Among the changes included in Norris' amendment were a portion that would provide tax relief to the elderly and disabled veterans, reduce the sales tax on groceries to 4 percent, and a tax hike on gas and diesel fuel of 6 cents and 10 cents per gallon, respectively.
The gas and diesel tax increases would be phased in over three years. For the upcoming 2017-2018 fiscal year, the gas tax would be increased by 4 cents. In each subsequent fiscal year it would increase by 1 cent.
The diesel tax would be increased by 4 cents in the upcoming fiscal year and would be hiked in the following fiscal years before maxing out at 27 cents in fiscal year 2019-2020.
Unlike the phased-in approach on the gas and diesel taxes, the decrease in the state's sales tax would be immediate. The cuts to the tax on groceries would result in a $120 million reduction in revenue for the state.
The money that would be raised through the tax increases would provide approximately $250 million for the state, $35 million for cities and $70 million for counties once the plan is fully phased in, said Stephen Smith, a policy adviser for the governor.
The governor's original proposal would have provided $39 million to cities $78 million to counties.
Other significant changes included in Norris' amendment is a portion that would would increase the amount of tax relief a service-connected disabled veteran could receive. Right now, eligible veterans can receive tax relief based only on the value of the first $100,000 of their home. The latest proposal would increase the amount to $135,100.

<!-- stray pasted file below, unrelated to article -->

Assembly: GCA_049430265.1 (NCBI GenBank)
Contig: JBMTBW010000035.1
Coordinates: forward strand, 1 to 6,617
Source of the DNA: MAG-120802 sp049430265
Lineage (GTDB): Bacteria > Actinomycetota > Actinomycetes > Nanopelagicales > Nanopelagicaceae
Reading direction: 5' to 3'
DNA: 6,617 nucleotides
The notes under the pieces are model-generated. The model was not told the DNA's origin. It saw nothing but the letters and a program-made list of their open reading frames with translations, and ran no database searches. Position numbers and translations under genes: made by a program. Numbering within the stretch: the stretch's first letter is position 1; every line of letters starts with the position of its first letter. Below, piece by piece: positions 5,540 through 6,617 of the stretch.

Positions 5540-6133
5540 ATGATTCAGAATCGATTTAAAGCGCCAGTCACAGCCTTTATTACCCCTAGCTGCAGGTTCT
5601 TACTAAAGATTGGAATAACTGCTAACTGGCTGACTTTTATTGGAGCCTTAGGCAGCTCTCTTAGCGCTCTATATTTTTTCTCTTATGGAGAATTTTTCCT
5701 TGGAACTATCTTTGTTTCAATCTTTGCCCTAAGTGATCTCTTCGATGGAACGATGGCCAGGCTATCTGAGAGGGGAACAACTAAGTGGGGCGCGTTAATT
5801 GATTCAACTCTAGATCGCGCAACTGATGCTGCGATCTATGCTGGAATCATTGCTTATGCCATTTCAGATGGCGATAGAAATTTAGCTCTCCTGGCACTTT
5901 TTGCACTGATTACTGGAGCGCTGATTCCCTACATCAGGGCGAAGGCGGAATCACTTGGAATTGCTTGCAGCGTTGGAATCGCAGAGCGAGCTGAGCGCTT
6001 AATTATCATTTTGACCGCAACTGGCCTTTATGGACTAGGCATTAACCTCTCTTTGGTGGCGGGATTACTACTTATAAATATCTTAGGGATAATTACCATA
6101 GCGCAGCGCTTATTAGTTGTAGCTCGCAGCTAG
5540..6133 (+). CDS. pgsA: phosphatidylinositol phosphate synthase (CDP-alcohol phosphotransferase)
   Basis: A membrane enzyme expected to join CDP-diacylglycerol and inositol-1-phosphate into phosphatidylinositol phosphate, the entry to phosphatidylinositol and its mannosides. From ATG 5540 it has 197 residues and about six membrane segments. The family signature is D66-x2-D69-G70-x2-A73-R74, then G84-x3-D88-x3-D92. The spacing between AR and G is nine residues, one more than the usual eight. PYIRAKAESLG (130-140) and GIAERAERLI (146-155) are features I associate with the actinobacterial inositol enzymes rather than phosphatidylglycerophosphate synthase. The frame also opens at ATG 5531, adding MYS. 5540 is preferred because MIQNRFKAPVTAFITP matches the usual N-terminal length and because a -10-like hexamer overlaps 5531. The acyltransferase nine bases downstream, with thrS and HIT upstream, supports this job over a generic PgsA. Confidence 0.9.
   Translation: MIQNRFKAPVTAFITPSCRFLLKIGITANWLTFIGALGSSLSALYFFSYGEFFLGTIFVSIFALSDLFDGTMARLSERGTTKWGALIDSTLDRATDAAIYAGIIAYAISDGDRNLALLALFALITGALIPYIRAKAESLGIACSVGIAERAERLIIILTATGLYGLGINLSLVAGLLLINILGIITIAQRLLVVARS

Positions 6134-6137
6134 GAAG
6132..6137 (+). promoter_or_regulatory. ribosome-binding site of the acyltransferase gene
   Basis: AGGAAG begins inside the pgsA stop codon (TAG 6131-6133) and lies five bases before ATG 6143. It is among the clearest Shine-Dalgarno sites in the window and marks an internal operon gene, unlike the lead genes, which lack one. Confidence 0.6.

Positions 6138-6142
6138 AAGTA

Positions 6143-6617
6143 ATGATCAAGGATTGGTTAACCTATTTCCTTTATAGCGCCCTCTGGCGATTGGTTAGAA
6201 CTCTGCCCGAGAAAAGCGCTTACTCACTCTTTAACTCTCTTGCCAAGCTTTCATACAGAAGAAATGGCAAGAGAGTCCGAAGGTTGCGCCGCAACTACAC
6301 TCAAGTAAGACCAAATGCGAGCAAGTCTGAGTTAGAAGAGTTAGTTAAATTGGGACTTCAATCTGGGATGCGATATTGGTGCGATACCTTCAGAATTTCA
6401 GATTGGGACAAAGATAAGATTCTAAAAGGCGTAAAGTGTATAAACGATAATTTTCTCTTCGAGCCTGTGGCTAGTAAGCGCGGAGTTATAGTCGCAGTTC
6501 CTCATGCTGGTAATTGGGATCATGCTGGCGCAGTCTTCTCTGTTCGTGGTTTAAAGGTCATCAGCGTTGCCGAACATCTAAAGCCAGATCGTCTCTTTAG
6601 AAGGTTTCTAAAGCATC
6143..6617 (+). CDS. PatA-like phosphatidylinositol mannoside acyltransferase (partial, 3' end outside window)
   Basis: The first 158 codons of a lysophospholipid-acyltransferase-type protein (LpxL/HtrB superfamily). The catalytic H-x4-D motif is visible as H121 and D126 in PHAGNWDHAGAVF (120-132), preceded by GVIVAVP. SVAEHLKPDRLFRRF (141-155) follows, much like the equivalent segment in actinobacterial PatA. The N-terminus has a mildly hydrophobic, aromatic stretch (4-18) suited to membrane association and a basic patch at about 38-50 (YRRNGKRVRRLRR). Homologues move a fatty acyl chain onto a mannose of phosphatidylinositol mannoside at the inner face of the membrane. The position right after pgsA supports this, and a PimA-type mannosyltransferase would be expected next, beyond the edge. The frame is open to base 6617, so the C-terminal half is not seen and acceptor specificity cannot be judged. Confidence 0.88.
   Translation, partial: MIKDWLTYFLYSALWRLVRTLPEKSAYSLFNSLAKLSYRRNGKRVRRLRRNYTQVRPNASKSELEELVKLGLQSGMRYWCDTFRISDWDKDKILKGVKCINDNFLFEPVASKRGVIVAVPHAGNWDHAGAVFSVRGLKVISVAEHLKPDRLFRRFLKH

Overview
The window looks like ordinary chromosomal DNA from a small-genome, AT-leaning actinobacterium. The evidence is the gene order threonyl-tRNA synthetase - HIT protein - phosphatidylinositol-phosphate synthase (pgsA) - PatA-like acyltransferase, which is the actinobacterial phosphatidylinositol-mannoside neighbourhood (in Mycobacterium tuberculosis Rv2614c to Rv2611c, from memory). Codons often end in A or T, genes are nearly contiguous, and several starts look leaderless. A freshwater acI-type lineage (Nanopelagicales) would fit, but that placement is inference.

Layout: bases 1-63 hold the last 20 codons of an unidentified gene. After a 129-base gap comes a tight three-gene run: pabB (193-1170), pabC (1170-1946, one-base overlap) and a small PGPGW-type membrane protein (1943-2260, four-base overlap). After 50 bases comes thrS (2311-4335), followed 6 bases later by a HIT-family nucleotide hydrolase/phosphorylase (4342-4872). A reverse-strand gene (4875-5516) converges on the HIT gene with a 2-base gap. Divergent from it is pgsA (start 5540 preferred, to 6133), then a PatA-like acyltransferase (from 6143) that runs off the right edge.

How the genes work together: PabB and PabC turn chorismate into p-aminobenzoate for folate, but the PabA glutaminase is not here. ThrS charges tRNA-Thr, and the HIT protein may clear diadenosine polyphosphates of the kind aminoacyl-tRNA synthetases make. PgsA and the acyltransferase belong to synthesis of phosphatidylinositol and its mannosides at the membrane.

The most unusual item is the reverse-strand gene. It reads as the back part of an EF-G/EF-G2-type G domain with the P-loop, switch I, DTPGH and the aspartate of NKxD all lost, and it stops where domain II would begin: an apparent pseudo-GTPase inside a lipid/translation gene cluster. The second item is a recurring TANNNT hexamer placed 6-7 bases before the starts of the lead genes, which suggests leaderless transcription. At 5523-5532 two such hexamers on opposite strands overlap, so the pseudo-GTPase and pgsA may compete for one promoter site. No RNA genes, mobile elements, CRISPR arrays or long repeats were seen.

Elderly Tennesseans eligible for tax relief would also see tax breaks in the new amendment. The value limit for low-income elderly would go from $23,500 to $27,000.
Sen. Mark Green, R-Clarksville, who is a veteran and running for governor, took issues with the inclusion of the tax relief for veterans as part of the newly amended plan.
"Adding the veteran property tax restoration to the gas tax increase is a blatantly obvious ploy to manipulate the men and women who served on our great country to advance an agenda and justify a tax increase in the face of a $2 billion surplus," he said. "Honestly, its unconscionable."
Norris' amendment would also include the local option that has drawn support from mayors and local municipalities, as well as the tax cuts for businesses, an increase in vehicle registration fees, and accelerating the elimination of the state's Hall Income Tax.